“We have to be very careful and note that we don’t know if this is a result of concussions. Are these increased risks because of exposure to contact? In their words, there’s an assumption that there is causality there.” - Jeffrey Kutcher, associate professor of neurology at the University of Michigan discussing the NIOSH study on neurodegenerative causes of death among former football players, CNN, September 5, 2012

Dr. Mayland Chang, a faculty member in the Department of Chemistry and Biochemistry at the University of Notre Dame, is applying an NFLC grant towards her work on developing therapeutics for the treatment of traumatic brain injury. Dr. Chang’s research hopes to treat brain cells after an event to prevent damage that occurs. This is truly life-changing research that may one day lead to treatment for traumatic brain injuries.

In 2009, the NFL Player Care Foundation (PCF) sponsored a study of the current health and well-being of retired players. A team of researchers at the University of Michigan conducted phone interviews with 1,063 retired players and asked questions across a range of health topics. Ultimately, the retired players reported being similar to or healthier than the general population with respect to most health issues, and showed lower rates of diabetes and cardiovascular disease. The retirees also reported higher rates of financial stability than the general population and satisfaction with their lives. The study also found that Alzheimer’s disease or similar memoryrelated diseases were reported by the former NFL players at a rate higher than the general public. Lead study author David Weir noted the topic should be studied further, and that the results from the phone survey do not prove a link between playing football and later mental troubles. Another study released in April 2012 conducted by Mayo Clinic reviewed a select group of males who played football in the 1940s and ‘50s and found they showed no increased risk of developing neurodegenerative diseases later in life when compared to non-football players from the same community.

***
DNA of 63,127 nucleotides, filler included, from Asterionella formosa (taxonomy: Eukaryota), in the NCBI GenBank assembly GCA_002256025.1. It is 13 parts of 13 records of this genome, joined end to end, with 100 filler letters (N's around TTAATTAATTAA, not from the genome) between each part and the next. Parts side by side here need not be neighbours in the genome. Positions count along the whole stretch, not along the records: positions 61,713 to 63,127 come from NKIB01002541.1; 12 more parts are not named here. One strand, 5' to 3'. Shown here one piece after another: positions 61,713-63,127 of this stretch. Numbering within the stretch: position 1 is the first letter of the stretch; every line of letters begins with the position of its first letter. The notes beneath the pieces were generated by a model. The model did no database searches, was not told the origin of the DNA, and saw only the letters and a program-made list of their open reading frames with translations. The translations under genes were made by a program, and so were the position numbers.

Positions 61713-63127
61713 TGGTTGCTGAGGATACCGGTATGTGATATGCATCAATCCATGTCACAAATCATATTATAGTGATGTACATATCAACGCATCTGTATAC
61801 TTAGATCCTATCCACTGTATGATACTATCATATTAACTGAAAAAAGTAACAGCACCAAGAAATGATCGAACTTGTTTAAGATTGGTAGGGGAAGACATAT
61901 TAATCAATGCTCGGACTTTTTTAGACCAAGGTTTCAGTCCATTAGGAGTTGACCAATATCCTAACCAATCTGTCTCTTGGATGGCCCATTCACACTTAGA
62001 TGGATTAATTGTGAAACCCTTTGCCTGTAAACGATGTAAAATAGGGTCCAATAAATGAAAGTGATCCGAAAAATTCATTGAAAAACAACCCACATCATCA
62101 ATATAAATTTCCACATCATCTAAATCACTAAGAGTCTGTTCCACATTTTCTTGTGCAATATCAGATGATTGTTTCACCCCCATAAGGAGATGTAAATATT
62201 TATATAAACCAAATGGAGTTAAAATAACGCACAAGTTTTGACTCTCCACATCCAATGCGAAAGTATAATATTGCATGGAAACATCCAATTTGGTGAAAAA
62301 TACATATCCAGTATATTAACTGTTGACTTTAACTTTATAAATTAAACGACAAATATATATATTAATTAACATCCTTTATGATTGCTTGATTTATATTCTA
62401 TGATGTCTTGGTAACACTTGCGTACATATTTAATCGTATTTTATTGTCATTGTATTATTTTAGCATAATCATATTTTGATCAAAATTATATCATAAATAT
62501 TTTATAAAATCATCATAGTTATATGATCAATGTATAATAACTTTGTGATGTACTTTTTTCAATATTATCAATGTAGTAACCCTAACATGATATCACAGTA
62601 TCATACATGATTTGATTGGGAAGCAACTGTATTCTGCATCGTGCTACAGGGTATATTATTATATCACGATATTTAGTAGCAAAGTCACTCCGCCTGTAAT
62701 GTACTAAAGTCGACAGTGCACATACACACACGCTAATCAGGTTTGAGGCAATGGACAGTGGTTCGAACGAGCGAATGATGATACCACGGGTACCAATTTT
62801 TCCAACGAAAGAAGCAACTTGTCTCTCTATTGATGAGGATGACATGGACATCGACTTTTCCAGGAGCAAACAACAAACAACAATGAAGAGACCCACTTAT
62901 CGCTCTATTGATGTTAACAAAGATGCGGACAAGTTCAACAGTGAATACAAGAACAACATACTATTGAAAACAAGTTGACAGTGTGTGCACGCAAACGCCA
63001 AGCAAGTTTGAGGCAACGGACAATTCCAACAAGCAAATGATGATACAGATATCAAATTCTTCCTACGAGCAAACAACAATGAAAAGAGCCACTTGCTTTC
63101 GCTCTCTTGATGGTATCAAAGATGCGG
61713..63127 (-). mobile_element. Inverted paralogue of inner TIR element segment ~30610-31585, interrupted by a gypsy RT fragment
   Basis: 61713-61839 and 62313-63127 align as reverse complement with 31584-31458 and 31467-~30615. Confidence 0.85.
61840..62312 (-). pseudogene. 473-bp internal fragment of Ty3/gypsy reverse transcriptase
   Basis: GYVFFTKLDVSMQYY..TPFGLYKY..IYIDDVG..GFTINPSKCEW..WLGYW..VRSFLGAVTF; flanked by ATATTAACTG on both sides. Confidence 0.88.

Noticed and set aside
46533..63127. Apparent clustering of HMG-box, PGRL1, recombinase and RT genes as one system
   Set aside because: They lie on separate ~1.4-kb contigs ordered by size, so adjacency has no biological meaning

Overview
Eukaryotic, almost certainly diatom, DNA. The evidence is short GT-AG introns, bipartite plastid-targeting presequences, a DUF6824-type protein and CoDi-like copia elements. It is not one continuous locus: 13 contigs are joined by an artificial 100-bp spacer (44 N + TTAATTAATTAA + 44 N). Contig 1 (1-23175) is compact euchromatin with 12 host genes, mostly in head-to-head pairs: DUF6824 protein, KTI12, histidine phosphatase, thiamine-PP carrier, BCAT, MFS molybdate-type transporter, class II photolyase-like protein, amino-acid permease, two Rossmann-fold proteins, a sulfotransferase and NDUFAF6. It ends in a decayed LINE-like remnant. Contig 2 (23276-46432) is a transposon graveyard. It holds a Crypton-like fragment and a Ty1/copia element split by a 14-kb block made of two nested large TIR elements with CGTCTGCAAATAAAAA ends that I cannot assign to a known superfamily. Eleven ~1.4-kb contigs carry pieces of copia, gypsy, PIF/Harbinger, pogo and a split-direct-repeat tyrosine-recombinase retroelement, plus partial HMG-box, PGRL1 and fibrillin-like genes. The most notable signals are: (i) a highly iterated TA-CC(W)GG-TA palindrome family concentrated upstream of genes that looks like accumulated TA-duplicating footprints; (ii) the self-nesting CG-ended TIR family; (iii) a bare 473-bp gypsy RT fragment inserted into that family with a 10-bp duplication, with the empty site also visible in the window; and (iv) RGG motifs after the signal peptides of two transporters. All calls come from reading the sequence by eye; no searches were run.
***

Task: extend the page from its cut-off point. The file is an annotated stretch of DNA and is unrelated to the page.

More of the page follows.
Research Priorities in Action NFL Charities Medical Research Criteria and Focus Eligible applicants may apply for grants 21

Recipients of NFL Charities medical research grants include: